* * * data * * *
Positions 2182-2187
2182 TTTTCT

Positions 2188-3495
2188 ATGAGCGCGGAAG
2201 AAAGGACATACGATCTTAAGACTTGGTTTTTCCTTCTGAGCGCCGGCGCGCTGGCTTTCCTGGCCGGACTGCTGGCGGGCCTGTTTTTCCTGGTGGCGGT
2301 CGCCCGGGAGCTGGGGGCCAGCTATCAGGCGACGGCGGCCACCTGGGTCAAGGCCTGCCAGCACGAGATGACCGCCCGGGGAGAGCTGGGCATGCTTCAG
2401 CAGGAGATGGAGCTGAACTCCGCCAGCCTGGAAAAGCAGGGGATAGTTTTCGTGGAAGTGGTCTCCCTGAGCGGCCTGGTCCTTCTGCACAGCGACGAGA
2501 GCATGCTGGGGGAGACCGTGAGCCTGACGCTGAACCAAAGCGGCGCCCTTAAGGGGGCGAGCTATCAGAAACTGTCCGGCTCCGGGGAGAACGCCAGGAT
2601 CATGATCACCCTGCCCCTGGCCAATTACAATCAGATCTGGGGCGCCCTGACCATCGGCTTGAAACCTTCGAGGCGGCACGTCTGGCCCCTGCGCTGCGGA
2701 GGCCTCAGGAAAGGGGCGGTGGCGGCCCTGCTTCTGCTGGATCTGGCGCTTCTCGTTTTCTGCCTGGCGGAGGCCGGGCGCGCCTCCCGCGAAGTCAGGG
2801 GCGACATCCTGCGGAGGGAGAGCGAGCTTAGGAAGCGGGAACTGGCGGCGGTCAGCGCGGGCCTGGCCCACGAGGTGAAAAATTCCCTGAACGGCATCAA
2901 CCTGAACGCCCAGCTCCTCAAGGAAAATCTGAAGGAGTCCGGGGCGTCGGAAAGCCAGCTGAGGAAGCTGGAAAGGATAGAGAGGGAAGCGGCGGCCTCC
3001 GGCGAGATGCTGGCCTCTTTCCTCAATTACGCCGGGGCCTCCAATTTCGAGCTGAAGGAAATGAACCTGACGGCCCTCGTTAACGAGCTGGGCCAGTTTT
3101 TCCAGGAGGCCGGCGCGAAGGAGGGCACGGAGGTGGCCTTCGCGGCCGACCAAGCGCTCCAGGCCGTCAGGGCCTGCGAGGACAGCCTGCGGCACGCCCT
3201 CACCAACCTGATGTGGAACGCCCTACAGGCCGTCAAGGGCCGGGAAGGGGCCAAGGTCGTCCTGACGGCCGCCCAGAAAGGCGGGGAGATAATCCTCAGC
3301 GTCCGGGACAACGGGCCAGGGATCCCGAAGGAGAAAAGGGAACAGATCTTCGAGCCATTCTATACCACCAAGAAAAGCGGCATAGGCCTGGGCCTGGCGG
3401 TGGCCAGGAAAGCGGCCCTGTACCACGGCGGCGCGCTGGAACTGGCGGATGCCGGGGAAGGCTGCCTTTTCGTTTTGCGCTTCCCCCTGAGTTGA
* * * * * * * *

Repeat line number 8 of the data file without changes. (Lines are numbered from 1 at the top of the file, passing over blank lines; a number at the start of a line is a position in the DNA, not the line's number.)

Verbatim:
2501 GCATGCTGGGGGAGACCGTGAGCCTGACGCTGAACCAAAGCGGCGCCCTTAAGGGGGCGAGCTATCAGAAACTGTCCGGCTCCGGGGAGAACGCCAGGAT